“Prosperity as an ideal (the philosophy of cunning) is sterile. An institution, a society, or an individual based upon it, is doomed, because it contains not in itself either the seed of birth or rebirth. Its appeal lies in the fact that while it lasts it succeeds perfectly.” (October 1929)
“Can our national virtues of Comfort, Wealth, and Success be reconciled with the Cardinal Virtues of Chastity, Poverty, and Humility? I am afraid that the answer must be honestly faced. And the answer is, No. The breakdown of civilization has probably been caused by the attempt to reconcile the two sets of ultimately contradictory, exclusive values. After listening to all the arguments against a ‘vicious and criminal poverty,’ ‘suffering brought about by ignorance and sin,’ and ‘failure due to lack of prudence,’ I must still repeat that Christ was uncomfortable and suffered. Christ was poor, and He was a Failure. There is still holy suffering, holy poverty, and holy failure, as we shall discover when we have failed.” (1943)
In the context of artistic creation, the means spoken of last week—catastrophe, humiliation, poverty—take on a particular hue. In the life of an artist these realities need not reveal themselves in a sudden or dramatic way. Indeed in Schmitt’s view an artist aiming above the mediocre will consciously choose these as the necessary conditions for the creation of significant and mature works of art.
Schmitt develops this idea in his essay “The Critic,” written in 1943. Although Schmitt, like most artists, was impatient with professional art critics, he nevertheless saw a valuable role for criticism in the arts, provided the concept was properly understood.
Criticism or “destruction” has an indispensable role in the process of artistic creation, or as Schmitt would put it, the revealing or discovery of form. “It must be recalled to mind, especially today when Form is almost unknown (Form in its metaphysical—Form in its aesthetic sense) that true Form cannot be rediscovered except by means of destruction. There is absolutely no Form (in the purest sense of the word) possible unless it is discovered by sacrifice and death.”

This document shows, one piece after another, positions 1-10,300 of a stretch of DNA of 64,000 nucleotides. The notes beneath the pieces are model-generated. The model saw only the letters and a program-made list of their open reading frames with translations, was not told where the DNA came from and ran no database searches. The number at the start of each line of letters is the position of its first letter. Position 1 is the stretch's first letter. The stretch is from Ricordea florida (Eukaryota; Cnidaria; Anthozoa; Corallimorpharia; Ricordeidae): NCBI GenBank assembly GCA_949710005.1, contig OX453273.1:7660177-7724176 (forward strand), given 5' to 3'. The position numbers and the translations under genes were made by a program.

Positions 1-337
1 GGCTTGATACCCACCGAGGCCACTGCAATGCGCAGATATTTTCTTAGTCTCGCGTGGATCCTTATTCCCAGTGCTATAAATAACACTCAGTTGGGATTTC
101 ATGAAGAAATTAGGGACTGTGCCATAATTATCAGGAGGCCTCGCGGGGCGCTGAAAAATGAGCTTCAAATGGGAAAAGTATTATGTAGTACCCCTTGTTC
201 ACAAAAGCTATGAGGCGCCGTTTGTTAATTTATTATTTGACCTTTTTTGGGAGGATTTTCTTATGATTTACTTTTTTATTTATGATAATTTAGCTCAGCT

Schmitt points to the art of sculpture as the most perfect analogue of this process of criticism. “In sculpture this is so obvious that one would think that the symbolism of Redemption would escape no one—a lump of stone, a chisel, and a hammer (in the hands of a critic). Those are the materials necessary for creation.” In sculpture the form is produced precisely through destruction, that is, through the chiseling away of all excess material to reveal the work of art.
Before the sculptor can work at the marble, however, he must first turn the chisel on himself: the sculptor will only tear away and reveal as much in the marble as he has done so in himself, in his own personality. What makes the sculpture of a great artist like Michelangelo so great? “Something intangible which lives in every atom of the marble: the personality of the master. For personality is the result of honest self-criticism. We feel that Michelangelo had already laid the chisel to his own soul before attacking the marble.”
Thus the artist will embrace his personal “catastrophe,” the self-criticism necessary to reveal the form of what he is depicting in his art. “As far as the world is concerned a Christian artist should know that his work must be only one-half successful,” Schmitt wrote in 1930. “As for his life—that should, of course, be a total failure to be perfect.”
Schmitt’s essay “The Critic” can be found on the Carl Schmitt Foundation website.